KERRIGAN IN TOWNHALL: Small Business and Small Molecule Drugs Take a Big Hit in Investment

By at 25 January, 2024, 4:01 pm

In a January 24 Townhall Op-Ed, SBE Council president & CEO Karen Kerrigan writes that President Biden is undermining his Cancer Moonshot Initiative – announced with great fanfare recently, along with a commitment of $300 million in taxpayer dollars – through “the damage currently being inflicted on private-sector investment in pharmaceutical research as a result of the Inflation Reduction Act (IRA).” The IRA provides the federal government with price-control setting powers over some drugs it purchases for Medicare. As Kerrigan notes in the piece:

Small molecule drugs, typically pills or tablets, receive just nine years of exemption after FDA approval before price controls can kick in. Biologics – drugs typically administered by IV or injection in a clinical setting – receive four additional years. 

That discrepancy threatens to gut an entire class of new cancer medications – and the many innovative firms and small businesses at the forefront of developing them.

It cost a lot of money and patience to bring a drug to market. Less than 10% of new drugs entering clinical trials ever make it to market, and countless more candidates never even make it to trials. As Kerrigan notes:

Investors need to know that when a drug they back succeeds it will not only make a return on its own development costs, but also cover the cost of the inevitable failures.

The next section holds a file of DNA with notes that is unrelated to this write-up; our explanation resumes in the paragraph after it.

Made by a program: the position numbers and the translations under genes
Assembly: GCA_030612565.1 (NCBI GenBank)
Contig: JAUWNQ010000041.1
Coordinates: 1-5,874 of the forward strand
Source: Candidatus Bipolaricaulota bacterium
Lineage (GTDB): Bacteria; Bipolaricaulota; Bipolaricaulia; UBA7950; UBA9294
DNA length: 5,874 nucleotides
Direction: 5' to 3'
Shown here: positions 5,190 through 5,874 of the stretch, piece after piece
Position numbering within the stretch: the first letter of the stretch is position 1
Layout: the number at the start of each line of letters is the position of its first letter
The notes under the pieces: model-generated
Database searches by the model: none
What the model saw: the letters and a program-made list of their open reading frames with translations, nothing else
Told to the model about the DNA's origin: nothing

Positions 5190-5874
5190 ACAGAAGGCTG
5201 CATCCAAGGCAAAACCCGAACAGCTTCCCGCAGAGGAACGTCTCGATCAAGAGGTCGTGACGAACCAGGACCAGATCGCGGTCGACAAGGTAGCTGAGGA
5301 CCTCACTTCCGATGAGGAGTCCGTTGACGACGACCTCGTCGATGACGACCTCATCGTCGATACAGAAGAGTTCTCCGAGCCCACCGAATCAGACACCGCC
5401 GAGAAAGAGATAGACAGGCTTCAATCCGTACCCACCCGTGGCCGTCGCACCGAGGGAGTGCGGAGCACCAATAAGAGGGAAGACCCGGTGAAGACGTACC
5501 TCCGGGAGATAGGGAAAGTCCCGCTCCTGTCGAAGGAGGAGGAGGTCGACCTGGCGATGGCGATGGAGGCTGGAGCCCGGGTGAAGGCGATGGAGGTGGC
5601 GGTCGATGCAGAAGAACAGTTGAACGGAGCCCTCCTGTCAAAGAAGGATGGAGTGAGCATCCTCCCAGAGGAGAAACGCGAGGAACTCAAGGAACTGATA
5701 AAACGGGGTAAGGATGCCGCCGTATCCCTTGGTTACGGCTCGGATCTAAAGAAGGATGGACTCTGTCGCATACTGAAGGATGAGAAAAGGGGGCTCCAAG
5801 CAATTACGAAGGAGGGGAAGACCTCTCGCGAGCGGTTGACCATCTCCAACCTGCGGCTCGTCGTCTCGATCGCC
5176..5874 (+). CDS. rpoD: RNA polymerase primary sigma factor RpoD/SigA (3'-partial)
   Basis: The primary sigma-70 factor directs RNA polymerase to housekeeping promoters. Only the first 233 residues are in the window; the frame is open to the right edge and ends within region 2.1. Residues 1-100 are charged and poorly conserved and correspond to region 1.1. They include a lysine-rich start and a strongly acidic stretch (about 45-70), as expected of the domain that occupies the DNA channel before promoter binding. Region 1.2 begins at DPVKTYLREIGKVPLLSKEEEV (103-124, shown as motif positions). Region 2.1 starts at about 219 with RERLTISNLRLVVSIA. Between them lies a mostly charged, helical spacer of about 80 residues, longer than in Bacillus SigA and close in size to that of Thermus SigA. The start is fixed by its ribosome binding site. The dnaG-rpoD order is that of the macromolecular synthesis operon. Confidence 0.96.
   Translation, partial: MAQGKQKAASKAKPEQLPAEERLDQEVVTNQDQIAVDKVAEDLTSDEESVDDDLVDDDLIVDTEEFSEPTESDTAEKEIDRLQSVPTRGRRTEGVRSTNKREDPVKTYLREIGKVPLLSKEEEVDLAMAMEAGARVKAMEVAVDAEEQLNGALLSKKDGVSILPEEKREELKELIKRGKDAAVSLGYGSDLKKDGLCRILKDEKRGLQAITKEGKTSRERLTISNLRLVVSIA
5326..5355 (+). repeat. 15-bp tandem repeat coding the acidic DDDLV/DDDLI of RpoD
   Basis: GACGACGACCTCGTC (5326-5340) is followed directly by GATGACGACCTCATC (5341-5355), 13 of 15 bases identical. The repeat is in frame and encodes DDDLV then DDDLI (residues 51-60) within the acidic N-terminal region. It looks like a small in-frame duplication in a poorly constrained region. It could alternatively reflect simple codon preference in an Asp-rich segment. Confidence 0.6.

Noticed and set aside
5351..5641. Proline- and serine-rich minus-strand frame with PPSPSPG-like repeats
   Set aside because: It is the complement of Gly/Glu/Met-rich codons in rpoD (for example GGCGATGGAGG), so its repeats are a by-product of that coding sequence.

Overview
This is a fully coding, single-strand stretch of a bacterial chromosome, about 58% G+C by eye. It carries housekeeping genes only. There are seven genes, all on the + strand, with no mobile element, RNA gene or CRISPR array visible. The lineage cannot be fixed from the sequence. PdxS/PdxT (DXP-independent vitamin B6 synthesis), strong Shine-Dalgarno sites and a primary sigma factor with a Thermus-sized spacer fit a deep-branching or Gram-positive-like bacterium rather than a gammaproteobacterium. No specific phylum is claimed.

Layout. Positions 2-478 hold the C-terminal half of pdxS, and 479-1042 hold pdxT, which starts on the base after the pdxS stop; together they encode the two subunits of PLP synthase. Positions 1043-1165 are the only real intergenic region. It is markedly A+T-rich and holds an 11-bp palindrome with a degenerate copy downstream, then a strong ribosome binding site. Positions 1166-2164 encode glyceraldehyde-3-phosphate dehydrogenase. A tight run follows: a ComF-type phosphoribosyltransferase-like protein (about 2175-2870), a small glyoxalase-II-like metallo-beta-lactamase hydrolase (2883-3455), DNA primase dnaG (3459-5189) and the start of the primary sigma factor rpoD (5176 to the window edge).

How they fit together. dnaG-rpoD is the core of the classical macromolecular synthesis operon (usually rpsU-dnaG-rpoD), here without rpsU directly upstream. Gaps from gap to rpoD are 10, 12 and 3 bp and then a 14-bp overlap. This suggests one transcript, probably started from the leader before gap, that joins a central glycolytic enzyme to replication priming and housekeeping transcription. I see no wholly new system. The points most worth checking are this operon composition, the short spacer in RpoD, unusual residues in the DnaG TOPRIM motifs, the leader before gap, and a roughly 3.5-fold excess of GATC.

Price controls not only hurt investment in new drugs, which ultimately harms health consumers and cancer patients, but the small innovative firms that dominate the bio-pharmaceutical sector:

Small molecule drugs represent around 90% of all drugs on the market and accounted for more than 75% of all FDA approvals between 2010 and 2020. Small and mid-size biotechs, meanwhile, are responsible for over 75% of drugs currently in development. For many smaller biotechs, research into small molecules makes up their entire portfolio…Nearly half of all oncology drugs originated in small biotechs throughout the 2010s. The 2020s should be building on that record. 

These firms count on capital and investors to bring their life-saving innovations to patients, and Congress needs to fix this by extending the price-control exemption period for small molecules to match the 13 years for biologics, Kerrigan writes, or better still, get rid of price controls altogether.

Read the Op-Ed in its entirety here.


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